The game is disturbing, it lingers, because it’s too real; without being real. And the game even addresses the concept of realness in Shrike. Shrike smells like just soap. It is the shampoo and conditioner combination of realness, When you are a Horse Master you will never, ever use Shrike on yourself again.” It’s a quick snippet you’d miss if you never chose to groom your horse with Shrike, but it reveals that becoming Horse Master is to escape reality forever. 
The tension of wanting to win so bad and your own sanity and health with the added complexity of existentialism is so sympathetic and could be drawn as parallels to stories of drug abuse or bodybuilding that you can’t help but get invested. Which begs the question: what does winning mean to you?
When you win the horse mastery competition, after confronting surprising gore, the game leaves you haunting lines: 
You made it.

You are a Horse Master … 

You did exactly what was expected of you. Good for you! The life your father always wanted.
Now you might even ask what kind of life you would have wanted, but it is too late to ever want again.

What exactly did you do? Your horse is dead. You have your drugs. You can drown forever in distilled dreams. But, as the text asks, is this what you wanted? If your answer is no, if you want your character to be okay”,  to return to reality, to lash back against the absurdity and nonsensicality that is HORSE MASTER; then the only way to win the game, like game theory’s game of Chicken, is not to play.

Hello everyone! It’s been awhile since I’ve posted, [insert excuse here]. Bringing it back to you guys with a game review of a game I played for CMS.300 Intro to Videogame Theory last semester. Would love to hear what you guys think about the game. Did you enjoy HORSE MASTER? Did you play it? Or did my review totally turn you off (haha)? Let me know in the comments.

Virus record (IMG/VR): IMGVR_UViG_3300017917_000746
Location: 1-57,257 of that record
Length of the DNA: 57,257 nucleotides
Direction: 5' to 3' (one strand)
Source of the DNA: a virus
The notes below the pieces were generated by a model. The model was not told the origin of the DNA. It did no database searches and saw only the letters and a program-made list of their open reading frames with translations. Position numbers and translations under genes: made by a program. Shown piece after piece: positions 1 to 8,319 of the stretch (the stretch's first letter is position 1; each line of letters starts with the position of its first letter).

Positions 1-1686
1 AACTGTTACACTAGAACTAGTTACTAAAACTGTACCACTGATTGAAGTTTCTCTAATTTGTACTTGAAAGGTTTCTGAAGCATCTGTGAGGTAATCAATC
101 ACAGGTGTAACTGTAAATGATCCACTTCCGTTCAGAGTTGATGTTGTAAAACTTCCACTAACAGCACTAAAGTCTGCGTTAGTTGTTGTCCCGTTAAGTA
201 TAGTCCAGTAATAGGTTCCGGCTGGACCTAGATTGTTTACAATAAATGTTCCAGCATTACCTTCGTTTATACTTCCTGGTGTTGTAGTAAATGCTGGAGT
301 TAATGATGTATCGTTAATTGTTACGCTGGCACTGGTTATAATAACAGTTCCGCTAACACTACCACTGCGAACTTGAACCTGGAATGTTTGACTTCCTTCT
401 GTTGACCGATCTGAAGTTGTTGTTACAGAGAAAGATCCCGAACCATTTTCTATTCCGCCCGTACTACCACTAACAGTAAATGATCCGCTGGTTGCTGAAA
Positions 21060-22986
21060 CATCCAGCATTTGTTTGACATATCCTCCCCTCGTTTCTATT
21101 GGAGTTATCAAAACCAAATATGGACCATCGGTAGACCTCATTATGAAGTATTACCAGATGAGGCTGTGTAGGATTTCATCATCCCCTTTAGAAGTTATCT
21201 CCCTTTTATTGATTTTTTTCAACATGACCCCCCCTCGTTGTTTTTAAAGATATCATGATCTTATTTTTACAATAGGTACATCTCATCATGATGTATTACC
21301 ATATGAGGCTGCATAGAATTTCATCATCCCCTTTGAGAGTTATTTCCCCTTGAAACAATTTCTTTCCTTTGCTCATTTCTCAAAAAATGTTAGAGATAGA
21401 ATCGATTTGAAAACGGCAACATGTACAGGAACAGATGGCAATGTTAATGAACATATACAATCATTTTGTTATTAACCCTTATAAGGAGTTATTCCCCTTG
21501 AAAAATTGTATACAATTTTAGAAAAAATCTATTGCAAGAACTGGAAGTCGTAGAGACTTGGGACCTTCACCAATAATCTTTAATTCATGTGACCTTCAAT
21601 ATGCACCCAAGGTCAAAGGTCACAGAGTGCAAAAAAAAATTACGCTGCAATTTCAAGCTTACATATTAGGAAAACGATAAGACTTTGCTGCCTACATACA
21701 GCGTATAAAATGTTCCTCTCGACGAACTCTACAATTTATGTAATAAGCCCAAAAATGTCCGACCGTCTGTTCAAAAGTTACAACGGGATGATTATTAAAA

I’ll be posting more work soon, (I promise it’s not a bait) so look forward to that! Signing off for now ~ Jynnie

Unlearning to Try

This was originally a long three-pronged blog post about trying. About how I struggled with the concept of “greatness” which turned into writer’s block for the longest time. About the fear of “roll[ing] out of bed, in case you’re still the same person that got into it. In case you won’t magically come out of your bed-comforter cocoon dripping in science fiction brilliance” (unpublished blog post, Construction is Reconstruction). About how, in reality, not only is everything you do not going to be shiny, new, creative, innovative, original, but also that it doesn’t have to be (news flash). About how I reconstructed confidence and came to terms with mediocrity – “have you ever attempted to scale the wall of mediocrity?” (Barakamon Episode 1). About what I forged in the darkness from unlearning “greatness” is faith in my humanity and potential.

I’m not publishing that piece (at least for now), but what I do want to say in that piece is important to the content of this blog from here on out:

I think trying to do the things I want to do is important. I will not always be “great” at it, or original, or maybe even “correct”. But I believe I must try. Get feedback. Get better.

So I will be trying by publishing new kinds of posts on this blog. I will be trying to write game and media reviews and analyses, some cultural critiques and arguments, and maybe even some academic work. I will try to the best of my ability and do my best to be conscious of my audience, context, and possible effects of my work. I understand perhaps this didn’t need to be articulated in a blog post, but I felt it best to indicate a change in my approach towards this blog. Please feel free to offer constructive criticisms, comments, and responses. They are greatly appreciated. And, as always, thank you for reading.